Microcontrollers: The brains of smart electronics everywhere
Today, ‘smart’ devices, appliances, systems, and even buildings surround and enhance our lives. However, making smart decisions requires a brain. And the brain of smart electronics can invariably be traced to an embedded system.
Embedded systems refer to electronics, or more specifically, PCBAs, that contain microcontrollers on an onboard computer. Microcontrollers typically differ from your PC, laptop, or tablet computer in that they are designed for specific functionality, as opposed to being structured to run applications. Therefore, to effectively design embedded systems, a good understanding of the features of microcontrollers is required.
How Are Microcontrollers Used?
Interestingly enough, embedded systems design was once commonly referred to as microprocessing. Based on the central processing component, a microprocessor (MPU)—or central processing unit with additional functionality that works with other chips to complete the onboard computer—or a microcontroller (MCU) where all computing components are on the same chip or IC.
The increased usage of circuit boards, electronics, and systems that utilized these ICs warranted a new moniker. And, although microcontroller capability has advanced, the core elements remain very similar to those of a PC computer, which includes memory, clock or timer, a CPU, and I/O.
Microcontrollers often include ROM (EPROM, EEPROMs, etc.) with executables preloaded to perform specific operations. However, flash or erasable memory is being used more often as this allows for off-board (for example, on development boards) and in-circuit—provided bus capabilities include external data and power TX/RX—programming/debugging.
The explosion of smart systems means embedded systems extend beyond commercial devices into the process and manufacturing equipment that produce these products, as evidenced by common microcontroller applications listed below.
- Industrial automation
- Device process control
- DAQ and signal processing
- IoT systems
- Standalone automated products
- Sensor-based operations
The list above is by no means exhaustive, and how innovative designers can use microcontrollers is almost infinite. Doing so, however, necessitates an understanding of the microcontroller’s features.
Important Features of Microcontrollers
There are many different types of microcontrollers, and solid design makes the most appropriate choice for your specific needs, guided by the features of the components. One of the most popular microcontroller series is the PIC family by Microchip Corporation, including the PIC32MK.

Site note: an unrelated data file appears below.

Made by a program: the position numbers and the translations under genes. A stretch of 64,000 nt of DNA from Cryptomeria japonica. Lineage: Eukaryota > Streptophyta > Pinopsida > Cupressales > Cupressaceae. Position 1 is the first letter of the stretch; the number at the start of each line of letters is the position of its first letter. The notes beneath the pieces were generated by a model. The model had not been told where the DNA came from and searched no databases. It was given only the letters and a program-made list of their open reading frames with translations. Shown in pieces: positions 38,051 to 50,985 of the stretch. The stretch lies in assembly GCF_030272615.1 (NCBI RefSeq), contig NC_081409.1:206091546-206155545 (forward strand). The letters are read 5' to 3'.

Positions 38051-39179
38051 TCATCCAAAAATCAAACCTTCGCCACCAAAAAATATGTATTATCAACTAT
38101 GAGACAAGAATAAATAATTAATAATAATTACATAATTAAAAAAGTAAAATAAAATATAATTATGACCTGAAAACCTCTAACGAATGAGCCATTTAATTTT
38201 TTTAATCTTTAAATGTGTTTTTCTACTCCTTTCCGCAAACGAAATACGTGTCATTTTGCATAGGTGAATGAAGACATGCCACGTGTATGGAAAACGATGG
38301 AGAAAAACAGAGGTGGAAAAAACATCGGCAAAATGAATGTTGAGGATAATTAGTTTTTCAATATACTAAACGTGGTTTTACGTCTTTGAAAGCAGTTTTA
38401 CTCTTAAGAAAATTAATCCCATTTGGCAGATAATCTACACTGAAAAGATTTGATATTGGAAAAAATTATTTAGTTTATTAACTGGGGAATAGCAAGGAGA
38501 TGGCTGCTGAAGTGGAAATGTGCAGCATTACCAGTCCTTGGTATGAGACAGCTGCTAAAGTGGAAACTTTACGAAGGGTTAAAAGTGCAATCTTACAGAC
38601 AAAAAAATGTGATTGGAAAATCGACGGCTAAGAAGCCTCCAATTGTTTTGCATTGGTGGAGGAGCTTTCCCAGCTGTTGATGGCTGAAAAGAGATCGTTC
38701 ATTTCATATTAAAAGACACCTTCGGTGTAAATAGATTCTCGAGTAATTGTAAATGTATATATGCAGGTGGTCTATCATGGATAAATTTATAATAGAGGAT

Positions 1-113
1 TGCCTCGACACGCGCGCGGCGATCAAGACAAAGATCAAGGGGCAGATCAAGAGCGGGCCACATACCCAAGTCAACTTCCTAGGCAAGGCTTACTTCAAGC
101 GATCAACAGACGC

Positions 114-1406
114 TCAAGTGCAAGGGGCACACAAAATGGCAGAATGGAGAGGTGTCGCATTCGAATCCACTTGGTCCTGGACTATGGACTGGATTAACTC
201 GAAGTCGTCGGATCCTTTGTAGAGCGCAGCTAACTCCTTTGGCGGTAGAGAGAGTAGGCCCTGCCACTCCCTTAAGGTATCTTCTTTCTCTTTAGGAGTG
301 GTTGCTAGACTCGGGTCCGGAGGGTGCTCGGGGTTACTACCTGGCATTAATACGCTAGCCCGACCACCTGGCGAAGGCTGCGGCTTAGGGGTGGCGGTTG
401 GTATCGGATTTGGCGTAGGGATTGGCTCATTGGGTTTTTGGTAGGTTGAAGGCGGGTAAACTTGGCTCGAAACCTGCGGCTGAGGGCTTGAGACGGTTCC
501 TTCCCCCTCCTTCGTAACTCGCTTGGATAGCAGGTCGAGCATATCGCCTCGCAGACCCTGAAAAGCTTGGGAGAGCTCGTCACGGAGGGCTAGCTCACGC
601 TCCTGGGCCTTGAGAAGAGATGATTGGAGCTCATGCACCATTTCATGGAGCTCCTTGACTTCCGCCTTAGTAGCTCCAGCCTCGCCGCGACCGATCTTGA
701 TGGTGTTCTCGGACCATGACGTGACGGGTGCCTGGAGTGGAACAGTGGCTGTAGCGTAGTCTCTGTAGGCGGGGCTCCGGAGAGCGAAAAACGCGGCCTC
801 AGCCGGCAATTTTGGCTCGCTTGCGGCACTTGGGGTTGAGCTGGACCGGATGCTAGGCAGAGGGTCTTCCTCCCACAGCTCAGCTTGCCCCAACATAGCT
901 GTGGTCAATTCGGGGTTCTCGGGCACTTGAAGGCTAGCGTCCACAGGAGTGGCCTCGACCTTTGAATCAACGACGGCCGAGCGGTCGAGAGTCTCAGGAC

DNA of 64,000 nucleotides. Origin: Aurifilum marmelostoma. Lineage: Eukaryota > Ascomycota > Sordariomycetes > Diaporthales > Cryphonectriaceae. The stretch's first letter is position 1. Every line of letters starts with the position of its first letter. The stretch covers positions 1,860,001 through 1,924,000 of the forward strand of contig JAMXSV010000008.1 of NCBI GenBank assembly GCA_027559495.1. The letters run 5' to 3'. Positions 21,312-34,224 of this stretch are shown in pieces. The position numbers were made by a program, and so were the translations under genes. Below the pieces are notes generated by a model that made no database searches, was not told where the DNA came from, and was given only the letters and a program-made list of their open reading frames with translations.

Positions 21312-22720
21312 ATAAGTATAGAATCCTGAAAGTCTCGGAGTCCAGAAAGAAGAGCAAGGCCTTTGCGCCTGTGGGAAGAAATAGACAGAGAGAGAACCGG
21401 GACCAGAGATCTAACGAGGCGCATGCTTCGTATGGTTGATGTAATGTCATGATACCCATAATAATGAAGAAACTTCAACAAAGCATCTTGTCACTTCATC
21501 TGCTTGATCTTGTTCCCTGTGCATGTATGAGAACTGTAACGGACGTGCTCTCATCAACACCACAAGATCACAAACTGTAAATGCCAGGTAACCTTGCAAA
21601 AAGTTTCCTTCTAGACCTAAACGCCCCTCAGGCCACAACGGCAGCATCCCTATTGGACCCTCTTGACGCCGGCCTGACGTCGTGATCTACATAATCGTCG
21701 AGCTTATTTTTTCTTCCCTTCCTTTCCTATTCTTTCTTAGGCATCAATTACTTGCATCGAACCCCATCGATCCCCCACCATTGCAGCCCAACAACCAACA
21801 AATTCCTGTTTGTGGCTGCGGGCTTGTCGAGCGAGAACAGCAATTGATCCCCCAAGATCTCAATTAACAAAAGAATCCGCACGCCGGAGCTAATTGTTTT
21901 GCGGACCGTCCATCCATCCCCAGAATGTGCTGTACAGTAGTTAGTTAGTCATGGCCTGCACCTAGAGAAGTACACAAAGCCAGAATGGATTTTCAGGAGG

64-pin PIC-32 MCU in TQFP package
As shown above, the PIC32MK is a 32-bit microcontroller that comes in a 64-pin QUAD package. In addition to the standard TQFP shown, 64-pin QFN flat pack and 100-pin TQFP are available. Major features of the PIC32MK are:
- MIPS32® microAptiv™ MCU core with Floating Point Unit
- 7 ADC modules
- 3 12-bit capacitive analog-to-digital converters (CDACs)
- 4 op-amps and 5 comparators
- Advanced memory control
- Up to 14 16-bit or 8 32-bit and 1 16-bit timers/counters
- 6 QEI 32-bit timers
- 16 input capture modules and 16 output compare modules
- Real-time clock and calendar module
- In-circuit and in-application programming capability
- 16kB flash memory
- 4 power management modes
- 4 CAN bus modules
- 6 UART modules
- 6 SPI/I2S modules
- Up to 2 FS USB controllers
- Motor Control PWM
- Motor encoder interface
As the list above illustrates, the PIC32MK is a high-performance general purpose MCU that can be used broadly for a wide range of common embedded system applications. However, it is optimized for motor control, which negates the need for a separate motor control module.
In addition to its basic features, the PIC32MK has the special features listed below.
PIC32MK Special Features
- Flexible device configuration
- An internal temperature sensor
- In-Circuit Serial Programming™ (ICSP™)
- A Joint Test Action Group (JTAG) interface
The component’s architecture is shown in the figure below.
PIC32MK block diagram
For additional information, such as pinouts, characteristics, landing patterns, instruction set, and development tool info, please see the PIC32MK datasheet.
Although the PIC32MK is popular and can be widely implemented, there are several alternative 32-bit PIC MCU options from Microchip. These include:
Other PIC Microcontrollers (32-bit)
- EF FPU (MIPS32® 252 MHz, 512kB – 2MB Flash, 128 – 512kB SRAM)
- DA (MIPS32® 200 MHz, 1 – 2MB Flash, 256 – 640kB SRAM)
- 3/4 (MIPS32® 80 – 120 MHz, 32 – 512kB Flash, 8 – 128kB SRAM)
- 5/6/7 (MIPS32® 80 MHz, 64 – 512kB Flash, 16 – 128kB SRAM)
- 1/2 XLP (MIPS32® 72 MHz, 128 – 256kB Flash, 32 – 64kB SRAM)
- 1/2/5 (MIPS32® 50 MHz, 16 – 512kB Flash, 4 – 64kB SRAM)
- MC (ARM® Cortex® 48MHz, 64 – 128kB Flash, 8 – 16kB SRAM)
- (MIPS32® 25 MHz, 16 – 256kB Flash, 4 – 32kB SRAM)
MIcrochip also offers 8 and 16-bit PIC MCUs, which may effectively serve the needs of your design with reduced instruction sets and simpler programming.
Optimizing Your Embedded PCBA Design
When working with MCUs, you should prioritize trace routing, make the best use of board space and incorporate the programming needs. For example, the PIC32MK has 64 pins, which will likely mean a multilayer stackup with dozens of vias to keep the board size or area within most deployment constraint limits for today’s more compact electronics. And to take advantage of the in-circuit and in-application programming capabilities, external connection access must be provided.
PIC32MK model data from Ultra Librarian
To ensure a smooth transition to your CM and efficient board development, you need to rely upon accurate component model data, as shown above. If you’re looking for CAD models for common components, design tips or information on features of microcontrollers for embedded design, Ultra Librarian helps by compiling all your sourcing and CAD information in one place.